Friday, March 06, 2009

Felonies of Illusion

Mark Wallace's Felonies of Illusion reads like a battle between two kinds of poetry. The first section, "The Long Republican Winter," is, as the title suggests, the work of a poet imposed upon by the world. He's aware of what this entails:

it would be wise to want
nothing from the human world

let my wisdom fail me

In the same section of the sequence (the twelfth of fourteen parts), this "failure of wisdom" leads to some brilliant, uncannily direct writing:

work here long enough
you'd start trading poems for jobs

money doesn't ask
how you'd like to have it

the poet who doesn't need a job
meets a worker who doesn't need poetry

they stare at each other and neither can say
what it takes to live in the world

The impasse of the poet's confrontation with a world of people who "don't need poetry" concludes the section:

show the world's complex
the audience says they don't get it
make it simple
no one hears it that way either
tell people they have eyes
they'll say they can't see you
then one moment deep at night
a body flies awake and stares


The second part of Felonies of Illusion is called "Felonies of Illusion," and the poems in it are completely different. These poems resist a common mode of reading that is possible with "The Long Republican Winter": they cannot be attributed to "speakers" whose personae and perspectives the poems develop. There's just enough first-person singular in them to make such readings tempting, but there's so much else going on that they are very hard to realize:


Like two idiots in love
coherence and contradiction forgive
the silence everything else has become

when we choose what moves away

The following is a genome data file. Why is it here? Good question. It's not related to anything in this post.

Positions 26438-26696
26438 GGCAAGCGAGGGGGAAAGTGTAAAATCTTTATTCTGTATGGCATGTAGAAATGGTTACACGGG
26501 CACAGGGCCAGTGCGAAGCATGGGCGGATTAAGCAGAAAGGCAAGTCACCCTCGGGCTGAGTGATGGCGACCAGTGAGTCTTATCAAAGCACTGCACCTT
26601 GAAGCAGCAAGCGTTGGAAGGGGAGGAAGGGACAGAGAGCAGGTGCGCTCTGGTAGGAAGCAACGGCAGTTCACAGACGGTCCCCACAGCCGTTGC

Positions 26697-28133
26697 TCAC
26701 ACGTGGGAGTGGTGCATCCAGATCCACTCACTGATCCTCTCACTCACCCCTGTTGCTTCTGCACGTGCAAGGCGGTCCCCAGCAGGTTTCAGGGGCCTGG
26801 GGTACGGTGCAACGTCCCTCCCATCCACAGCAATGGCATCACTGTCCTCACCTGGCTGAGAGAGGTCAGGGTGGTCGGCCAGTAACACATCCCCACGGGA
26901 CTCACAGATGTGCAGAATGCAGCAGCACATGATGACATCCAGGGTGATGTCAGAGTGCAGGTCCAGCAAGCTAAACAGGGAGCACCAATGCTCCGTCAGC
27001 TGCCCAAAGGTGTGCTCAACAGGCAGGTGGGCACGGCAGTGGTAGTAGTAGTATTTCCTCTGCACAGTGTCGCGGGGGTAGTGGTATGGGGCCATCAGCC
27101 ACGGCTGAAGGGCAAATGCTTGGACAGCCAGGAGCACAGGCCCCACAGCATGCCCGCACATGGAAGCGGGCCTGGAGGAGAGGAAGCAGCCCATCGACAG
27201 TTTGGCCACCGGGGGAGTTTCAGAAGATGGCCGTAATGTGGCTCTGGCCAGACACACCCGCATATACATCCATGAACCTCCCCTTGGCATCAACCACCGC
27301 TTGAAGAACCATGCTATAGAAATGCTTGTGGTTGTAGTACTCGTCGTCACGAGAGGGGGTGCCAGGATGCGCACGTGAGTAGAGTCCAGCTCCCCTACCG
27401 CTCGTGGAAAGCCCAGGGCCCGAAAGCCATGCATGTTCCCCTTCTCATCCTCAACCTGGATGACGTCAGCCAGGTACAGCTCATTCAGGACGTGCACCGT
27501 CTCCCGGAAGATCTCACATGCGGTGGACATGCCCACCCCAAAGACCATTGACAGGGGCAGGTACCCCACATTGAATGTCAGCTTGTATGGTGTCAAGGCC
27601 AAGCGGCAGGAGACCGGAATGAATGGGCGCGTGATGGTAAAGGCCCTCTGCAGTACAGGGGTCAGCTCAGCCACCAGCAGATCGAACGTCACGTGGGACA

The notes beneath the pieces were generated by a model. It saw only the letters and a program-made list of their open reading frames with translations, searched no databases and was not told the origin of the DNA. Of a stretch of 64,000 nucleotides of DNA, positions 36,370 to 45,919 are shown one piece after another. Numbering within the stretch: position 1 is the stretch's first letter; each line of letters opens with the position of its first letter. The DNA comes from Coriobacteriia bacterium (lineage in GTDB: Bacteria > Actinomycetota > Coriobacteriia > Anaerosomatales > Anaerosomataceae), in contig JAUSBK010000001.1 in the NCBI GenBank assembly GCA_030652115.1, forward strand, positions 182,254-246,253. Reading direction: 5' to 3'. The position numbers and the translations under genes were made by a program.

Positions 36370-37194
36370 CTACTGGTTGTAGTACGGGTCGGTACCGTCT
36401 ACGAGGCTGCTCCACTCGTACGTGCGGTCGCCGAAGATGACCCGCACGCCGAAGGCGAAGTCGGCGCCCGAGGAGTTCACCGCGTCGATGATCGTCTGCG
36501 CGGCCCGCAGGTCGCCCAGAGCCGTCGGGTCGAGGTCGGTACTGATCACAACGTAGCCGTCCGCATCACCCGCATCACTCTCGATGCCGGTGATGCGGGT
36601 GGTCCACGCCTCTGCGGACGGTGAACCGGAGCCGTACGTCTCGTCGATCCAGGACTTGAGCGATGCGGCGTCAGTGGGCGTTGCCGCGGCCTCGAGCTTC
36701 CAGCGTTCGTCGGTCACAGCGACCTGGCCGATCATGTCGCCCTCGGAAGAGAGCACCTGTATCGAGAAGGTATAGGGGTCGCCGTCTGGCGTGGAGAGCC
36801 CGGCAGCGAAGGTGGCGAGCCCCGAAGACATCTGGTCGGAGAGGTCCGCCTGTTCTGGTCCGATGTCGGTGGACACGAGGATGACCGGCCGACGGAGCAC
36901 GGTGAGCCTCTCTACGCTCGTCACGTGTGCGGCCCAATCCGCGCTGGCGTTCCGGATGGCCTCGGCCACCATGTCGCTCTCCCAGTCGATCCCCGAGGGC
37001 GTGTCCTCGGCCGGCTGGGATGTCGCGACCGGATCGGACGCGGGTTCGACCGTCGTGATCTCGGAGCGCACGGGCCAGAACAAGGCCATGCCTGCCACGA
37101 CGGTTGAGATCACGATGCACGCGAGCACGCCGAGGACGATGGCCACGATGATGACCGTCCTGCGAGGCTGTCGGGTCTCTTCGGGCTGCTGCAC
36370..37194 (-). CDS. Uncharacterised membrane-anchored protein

because it can't stand to be in the room
with other losses it's invoked

like friends we know we never had. If I promise
never again to see tonight
as part of work as its own reward,

will I be allowed to leave the drama
during the telethon conversion
through telephones that eat me up

when decisions are to be made?
Ask again later? Earn a better place
in the central obfuscation debate?

Put the blank streak on the main
reasons to be poor once more
in the quest of insubstantial poems

raining on a check. I could never
forget to seek forever in a moment
that kills the chance to speak together.

"Coherence and contradiction" are "like two idiots in love": the poems in "Felonies of Illusion" contain many such aphoristic moments; sometimes it seems like the arrival at such lines is the point of the sequence, while at other times they seem all too coherent for the contradictory, absurdist (and often quite funny) waywardness they emerge from. Perhaps such lines are the moments when "a body flies awake and stares," sifting something from dreams and their "felonies of illusion."

So here are some of those wide-awake moments:

I object / that our objections are not the object. ("A Question of Semantics")

Are you talking / to your hand yet? ("Spray Day")

As long as we're having fun, / let's wonder why it's fun we're having.
("Thanks for Having Me Out")

Who's it time to impersonate now? ("Who's There")

Stop looking / through the door to the door on the other side. ("Or That One")

When looking at the problem there's always
a problem to the side of it
("Management Theory")

..... So many lines
to learn so fast, remember the next
one forgetting morning, taking a walk.
("Feeling in Touch with My Gettings") [Love that title!]

We could count the number of flaws
or go on again in the morning.
("You're Around the World, I'm Right Here")


Dave King said...

There are forms of poetry where the meaning is not everything, if by that you meaning a resolution to the lines. There are poems which are perpetual travel with no particular destination.

Andrew Shields said...

Thanks for the comment, Dave; it makes me think that MW's poetry (or at least the FOI sequence) is a good example of "Just Do It" poetry (see my post called "Just Do It" of a few days ago).